In Beyond Suffering: Discovering the Message of Job (linked to my review) author Layton Talbert referred a few times to a set of poems John Piper wrote called The Misery of Job and the Mercy of God. The poems are in book form there with some beautiful photography and a CD of John Piper reading the poems (at least, the used copy I bought from Amazon had a CD with it). The text and audio are also online here (although a few lines are missing from the text).
There is something about poetry that can express truth with beauty and poignancy, and Piper’s poems certainly accomplish that. They don’t cover every verse or every point made in the book of Job, and they include some scenes not in Job (a conversation between Job and God before Job’s calamities struck and between Job and his wife, who is treated much more tenderly here than in most sermons where I’ve heard her mentioned) which is just an imaginative way of telling the story and expressing what kinds of conversations may have passed. All in all they’re a faithful retelling.
I had wondered why Piper said early on, “And Job would lift his hands to God and wondered why he spared the rod of suffering” until I realized he was probably referring to what Job feared in 3:25 when he said, ““the thing which I greatly feared is come upon me, and that which I was afraid of is come unto me.” We’re going through Job in our church, and just recently discussed what it was that Job might have feared, and it could quite possibly be something along these lines, that God had blessed him so much that he feared that suffering of some kind was going to befall him at some point before it was all over.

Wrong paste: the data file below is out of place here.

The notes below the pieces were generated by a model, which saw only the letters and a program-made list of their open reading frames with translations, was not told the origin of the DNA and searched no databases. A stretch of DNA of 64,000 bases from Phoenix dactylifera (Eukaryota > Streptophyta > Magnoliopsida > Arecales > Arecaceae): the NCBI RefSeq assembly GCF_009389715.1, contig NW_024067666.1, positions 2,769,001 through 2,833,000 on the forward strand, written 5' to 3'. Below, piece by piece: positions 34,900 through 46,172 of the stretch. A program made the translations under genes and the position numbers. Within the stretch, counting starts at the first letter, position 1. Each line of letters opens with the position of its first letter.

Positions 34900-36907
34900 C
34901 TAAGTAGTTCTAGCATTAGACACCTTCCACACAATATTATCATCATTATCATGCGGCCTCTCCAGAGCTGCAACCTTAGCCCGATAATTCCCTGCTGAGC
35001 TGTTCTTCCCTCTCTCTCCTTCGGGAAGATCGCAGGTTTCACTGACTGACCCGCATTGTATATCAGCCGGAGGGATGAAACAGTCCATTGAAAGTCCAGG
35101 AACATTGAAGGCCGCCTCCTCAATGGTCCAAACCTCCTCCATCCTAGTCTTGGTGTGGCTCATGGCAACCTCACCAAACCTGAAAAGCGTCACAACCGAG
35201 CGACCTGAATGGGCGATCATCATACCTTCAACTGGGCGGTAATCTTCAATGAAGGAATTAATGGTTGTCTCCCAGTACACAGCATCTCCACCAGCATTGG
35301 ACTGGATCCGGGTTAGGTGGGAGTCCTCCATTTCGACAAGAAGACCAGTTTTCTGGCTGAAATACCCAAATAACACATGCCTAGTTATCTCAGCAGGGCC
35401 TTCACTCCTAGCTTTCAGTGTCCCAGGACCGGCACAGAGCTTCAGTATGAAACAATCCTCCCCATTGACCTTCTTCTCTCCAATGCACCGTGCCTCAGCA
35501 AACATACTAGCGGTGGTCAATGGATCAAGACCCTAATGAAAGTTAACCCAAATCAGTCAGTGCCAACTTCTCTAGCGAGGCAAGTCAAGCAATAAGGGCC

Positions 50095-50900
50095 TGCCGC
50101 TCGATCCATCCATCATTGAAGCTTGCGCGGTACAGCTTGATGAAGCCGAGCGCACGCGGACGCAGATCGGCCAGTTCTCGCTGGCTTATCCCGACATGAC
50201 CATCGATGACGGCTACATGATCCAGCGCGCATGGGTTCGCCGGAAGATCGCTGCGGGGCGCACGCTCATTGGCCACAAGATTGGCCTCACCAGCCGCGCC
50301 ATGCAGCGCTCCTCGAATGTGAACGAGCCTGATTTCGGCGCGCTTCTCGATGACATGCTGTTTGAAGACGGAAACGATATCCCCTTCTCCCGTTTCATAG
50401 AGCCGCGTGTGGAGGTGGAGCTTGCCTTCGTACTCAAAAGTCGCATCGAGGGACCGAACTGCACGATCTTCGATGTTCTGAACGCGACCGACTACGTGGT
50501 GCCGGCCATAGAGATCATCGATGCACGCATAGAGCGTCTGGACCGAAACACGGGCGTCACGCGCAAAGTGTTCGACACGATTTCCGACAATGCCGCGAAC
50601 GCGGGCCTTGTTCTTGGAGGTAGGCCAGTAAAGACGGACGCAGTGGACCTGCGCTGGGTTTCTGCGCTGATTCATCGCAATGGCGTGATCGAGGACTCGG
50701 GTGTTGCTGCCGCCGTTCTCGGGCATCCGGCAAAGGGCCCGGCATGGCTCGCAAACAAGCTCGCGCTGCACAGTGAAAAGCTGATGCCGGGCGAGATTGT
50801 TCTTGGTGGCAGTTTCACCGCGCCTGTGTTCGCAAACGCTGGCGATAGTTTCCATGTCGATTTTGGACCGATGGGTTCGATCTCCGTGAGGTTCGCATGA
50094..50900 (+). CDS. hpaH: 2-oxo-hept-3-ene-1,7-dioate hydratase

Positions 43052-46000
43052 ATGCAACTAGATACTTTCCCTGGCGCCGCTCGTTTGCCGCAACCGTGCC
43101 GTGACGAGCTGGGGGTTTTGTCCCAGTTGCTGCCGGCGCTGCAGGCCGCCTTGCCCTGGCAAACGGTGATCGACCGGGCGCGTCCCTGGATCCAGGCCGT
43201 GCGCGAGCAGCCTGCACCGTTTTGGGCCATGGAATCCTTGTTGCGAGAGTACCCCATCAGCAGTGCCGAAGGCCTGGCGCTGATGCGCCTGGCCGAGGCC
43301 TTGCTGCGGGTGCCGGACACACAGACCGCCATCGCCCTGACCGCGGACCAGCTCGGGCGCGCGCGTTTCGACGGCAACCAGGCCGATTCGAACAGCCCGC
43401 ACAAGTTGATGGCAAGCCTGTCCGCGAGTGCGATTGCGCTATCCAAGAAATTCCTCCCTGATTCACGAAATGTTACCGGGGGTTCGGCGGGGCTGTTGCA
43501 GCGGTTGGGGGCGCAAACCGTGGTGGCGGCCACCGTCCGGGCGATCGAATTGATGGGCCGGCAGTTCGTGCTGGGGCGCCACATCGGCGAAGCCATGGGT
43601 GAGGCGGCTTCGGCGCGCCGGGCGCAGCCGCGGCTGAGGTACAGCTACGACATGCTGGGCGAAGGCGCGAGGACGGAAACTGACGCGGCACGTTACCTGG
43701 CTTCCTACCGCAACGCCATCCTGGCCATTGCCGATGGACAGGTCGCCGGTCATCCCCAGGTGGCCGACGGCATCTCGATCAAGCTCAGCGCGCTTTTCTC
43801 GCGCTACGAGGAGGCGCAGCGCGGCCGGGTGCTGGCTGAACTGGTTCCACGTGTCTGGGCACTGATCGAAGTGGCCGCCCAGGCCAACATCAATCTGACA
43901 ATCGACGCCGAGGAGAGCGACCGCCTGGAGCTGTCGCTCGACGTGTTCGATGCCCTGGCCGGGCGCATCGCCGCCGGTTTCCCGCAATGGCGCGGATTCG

There are some really beautiful sections. Here are a few of my favorites (p. 18):
Now tell me, with your heart,
Would you be willing, Job, to part
With all your children, if in my
Deep counsel I should judge that by
Such severing more good would be,
And you would know far more of me?”
What parent could answer that question? Yet we’re called to yield our children to God: they’re ultimately His.
On pages 32-33, shortly after all his trials came:
O God, I cling
With feeble fingers to the ledge
Of your great grace, yet feel the wedge
Of this calamity struck hard
Between my chest and this deep-scarred
And granite precipice of love.
Part of his response to his wife (p. 41):
O Dinah, do not speak like those
Who cannot see, because they close
Their eyes, and say there is no God,
Or fault him when he plies the rod.
It is no sin to say, my love,
That bliss and pain come from above.
And if we do not understand
Some dreadful stroke from his left hand,
Then we must wait and trust and see.
Part of Job’s response to his friends’ accusations (p. 58):
O that some door
Were opened to the court of God,
And I might make my case unflawed
Before the Judge of all the world,
And prove this storm has not been hurled
Against me or my children there
Because of hidden crimes. O spare
Me now, my friends, your packages
Of God, your simple adages.
And I think my favorite lines of all (p. 72):
Beware, Jemimah, God is kind,
In ways that will not fit your mind.
This book took me just under half an hour to read, and then I listened to it the next day in about the same amount of time while mostly following along reading the words. It was quite an enjoyable and beneficial hour, helping to feel some of what Job might have felt. I think I’ll be returning to this volume again and again.
(This review will also be linked to Semicolon‘s Saturday Review of Books.)
“We are to yield our children to God”…. definitely a timely reminder for me!
I’ve not yet read any Piper, and I had no idea he ever tried his hand at poetry. These remind me a little of Puritan poetry, or of hymns — theology wrapped in rhyme.
I like the imaginative expansion poetry can give, and the new perspective that can come as a result.
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“God is kind in ways that will not fit your mind.” That sounds like Lewis’s “Aslan is not a tame lion.”
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